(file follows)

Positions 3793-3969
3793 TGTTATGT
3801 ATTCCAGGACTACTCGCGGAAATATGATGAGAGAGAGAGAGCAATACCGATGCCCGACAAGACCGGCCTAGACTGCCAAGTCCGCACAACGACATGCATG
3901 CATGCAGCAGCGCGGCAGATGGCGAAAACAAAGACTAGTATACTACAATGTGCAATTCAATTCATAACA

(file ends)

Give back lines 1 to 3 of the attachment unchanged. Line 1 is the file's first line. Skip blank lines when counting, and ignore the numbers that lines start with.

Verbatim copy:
Positions 3793-3969
3793 TGTTATGT
3801 ATTCCAGGACTACTCGCGGAAATATGATGAGAGAGAGAGAGCAATACCGATGCCCGACAAGACCGGCCTAGACTGCCAAGTCCGCACAACGACATGCATG